A child may have knowledge of sex that isn't appropriate for the child's age. This may be expressed by the amount
of detail a child gives about sexual acts that should not be familiar to him or
her. For example, a 3-year-old child should not be able to describe in detail
what happens during sexual intercourse. Young children who have first-hand
knowledge of sexual acts likely have been sexually abused or have been exposed
to sexual activity. This exposure can be an enticed or forced witnessing of
sexual behaviour. It may happen in person or through media sources, such as pornographic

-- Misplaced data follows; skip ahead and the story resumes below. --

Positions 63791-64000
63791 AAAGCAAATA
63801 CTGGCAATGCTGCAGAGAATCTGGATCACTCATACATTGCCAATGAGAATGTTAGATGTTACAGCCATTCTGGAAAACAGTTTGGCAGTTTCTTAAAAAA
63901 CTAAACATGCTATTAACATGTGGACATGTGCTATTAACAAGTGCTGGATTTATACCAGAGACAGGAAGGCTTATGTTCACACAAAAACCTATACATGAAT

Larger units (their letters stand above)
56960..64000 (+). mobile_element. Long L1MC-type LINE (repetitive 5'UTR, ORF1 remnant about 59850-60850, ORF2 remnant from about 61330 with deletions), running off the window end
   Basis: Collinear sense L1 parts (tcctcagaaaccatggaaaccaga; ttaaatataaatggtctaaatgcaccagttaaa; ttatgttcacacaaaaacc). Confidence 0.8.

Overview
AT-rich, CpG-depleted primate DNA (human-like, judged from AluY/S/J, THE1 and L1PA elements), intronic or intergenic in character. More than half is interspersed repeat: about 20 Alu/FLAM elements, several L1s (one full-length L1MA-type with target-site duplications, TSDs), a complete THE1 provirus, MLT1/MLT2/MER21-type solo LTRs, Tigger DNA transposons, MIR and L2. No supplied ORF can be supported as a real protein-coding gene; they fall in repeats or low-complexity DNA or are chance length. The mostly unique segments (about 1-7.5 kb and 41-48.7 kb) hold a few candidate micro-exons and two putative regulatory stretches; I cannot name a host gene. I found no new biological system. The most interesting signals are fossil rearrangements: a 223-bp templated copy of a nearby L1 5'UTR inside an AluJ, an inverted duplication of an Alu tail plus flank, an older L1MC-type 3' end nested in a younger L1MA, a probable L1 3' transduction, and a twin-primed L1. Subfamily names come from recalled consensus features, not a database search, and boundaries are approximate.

When a young child acts in a way that shows an awareness of
sexuality or asks questions about sex that are far too advanced for his or her
age, consider it a warning sign of sexual abuse.
ByHealthwise StaffPrimary Medical ReviewerKathleen Romito, MD - Family MedicineThomas M. Bailey, MD - Family MedicineSpecialist Medical ReviewerJohn Pope, MD - Pediatrics
Current as ofNovember 14, 2014
Current as of:
November 14, 2014
Kathleen Romito, MD - Family Medicine
& Thomas M. Bailey, MD - Family Medicine & John Pope, MD - Pediatrics
How this information was developed to help you make better health decisions.
To learn more about Healthwise, visit Healthwise.org
© 1995-2015 Healthwise, Incorporated. Healthwise, Healthwise for every health decision, and the Healthwise logo are trademarks of Healthwise, Incorporated.